THE TSAVO MOBILE VETERINARY UNIT
REPORT FOR - November 2013

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Introduction
The month under review witnessed average number of cases of which elephant cases still maintained number one spot followed by the carnivores. Rains have started falling and sooner or later the region will be green with foliage and numerous watering points which come as a relief to the Tsavo wildlife. In the month the unit handled several cases of arrow and bullet wounds in elephants and injuries in lions and hyenas and summed it up with a collaring operation in the conflict prone Kuku ranch.
Treatment of a lame elephant calf in Galana river, Tsavo east, 4th Nov.
The calf was spotted by the river bank struggling to move in vain for few days with her mother by her side. The unit moved in to assist her but was held back by the raging waters of the river which is also infested with crocodiles and hippos! We had to swim across the river to access the sick calf with her mother protecting her. Her mother was first immobilized using 16 mgs of etorphine then followed by the calf with 5 mgs.
Examination revealed fractures and splintering of the right elbow joint that made movement impossible. A decision was made to euthanize as it was impossible to swim with the immobilised calf across the river in order to move her to an orphanage. Autopsy revealed the multiple fractures probably caused by a lion or crocodile bite. 

Examining the injured calf  The injury revealed fracturing and splintering


Examination and tusk retrieval of an elephant carcass in Galana river, 4th Nov.
After the vet team was through with injured elephant calf, we encountered an elephant carcass some kilometres upstream about two weeks dead and tusks intact. The cause of death could not be ascertained due to advanced stage of decomposition and carnivore activity. The sex was female aged between 30-35 years.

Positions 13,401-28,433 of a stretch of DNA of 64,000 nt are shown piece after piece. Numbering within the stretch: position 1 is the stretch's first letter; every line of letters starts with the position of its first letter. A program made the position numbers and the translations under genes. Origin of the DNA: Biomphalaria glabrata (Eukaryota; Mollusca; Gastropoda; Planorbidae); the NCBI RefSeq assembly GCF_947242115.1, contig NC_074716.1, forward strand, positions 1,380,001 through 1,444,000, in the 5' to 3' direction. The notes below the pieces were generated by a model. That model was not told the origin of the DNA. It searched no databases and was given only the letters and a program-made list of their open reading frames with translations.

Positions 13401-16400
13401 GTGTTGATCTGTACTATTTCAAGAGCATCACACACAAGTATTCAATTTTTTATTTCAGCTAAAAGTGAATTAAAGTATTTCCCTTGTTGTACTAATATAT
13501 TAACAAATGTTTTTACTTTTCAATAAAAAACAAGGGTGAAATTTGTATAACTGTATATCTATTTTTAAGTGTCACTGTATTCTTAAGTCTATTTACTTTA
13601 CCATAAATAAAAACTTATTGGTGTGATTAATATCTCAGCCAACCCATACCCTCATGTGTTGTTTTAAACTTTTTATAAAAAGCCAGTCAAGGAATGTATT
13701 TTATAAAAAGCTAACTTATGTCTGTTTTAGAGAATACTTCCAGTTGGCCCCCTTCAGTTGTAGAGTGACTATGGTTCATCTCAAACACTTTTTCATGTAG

The tusks were recovered and taken to Tsavo east national park headquarters for custody. 

Elephant carcass found on Galana River


Treatment of an elephant bull in Kishushe area of Tsavo west, 7th Nov. 
The bull in kishushe was spotted by fence attendants who informed the Sheldricks desnaring team nearby. After a thorough search the elephant was not spotted an aerial support was requested. The elephant was seen nearby by the aeroplane and immobilized using 18 mgs of etorphine propelled in a dan inject dart system. He fell on the wrong side and was rolled over using a land cruiser and ropes. A large lacerating wound on the left front limb stretching from the elbow joint to near the armpit was discovered and probably caused by a snare.
The wound was washed thoroughly using water mixed with hydrogen peroxide until all the dead tissue debris was removed leaving a raw wound. Tinture of iodine was splashed onto the wound and covered with oxytetracycline spray. A final coat of green clay was used to cover the wound. Long acting antibiotics and anti-inflammatories were injected intramuscularly. He was finally assisted onto his feet after he failed to stand on his own.

The injured bull before immobilization  The wound before treatment

Cleaning the wound  Cleaning in progress

The wound after it is cleaned and disinfected  The wound after treatment is covered in green clay


Examination and release of a problematic hyena, Tsavo east, 8th Nov
The Hyena caused problems with the community by preying on their livestock. KWS problematic animal control team trapped and brought the hyena to the veterinary office for examination and decide its fate. The hyena was immobilized using 150 mgs of ketamine and 2 mgs of meditomidine. All parameters including teeth, health status and claws were examined and found to be alright. He was treated for superficial wounds and released back to Tsavo east national park.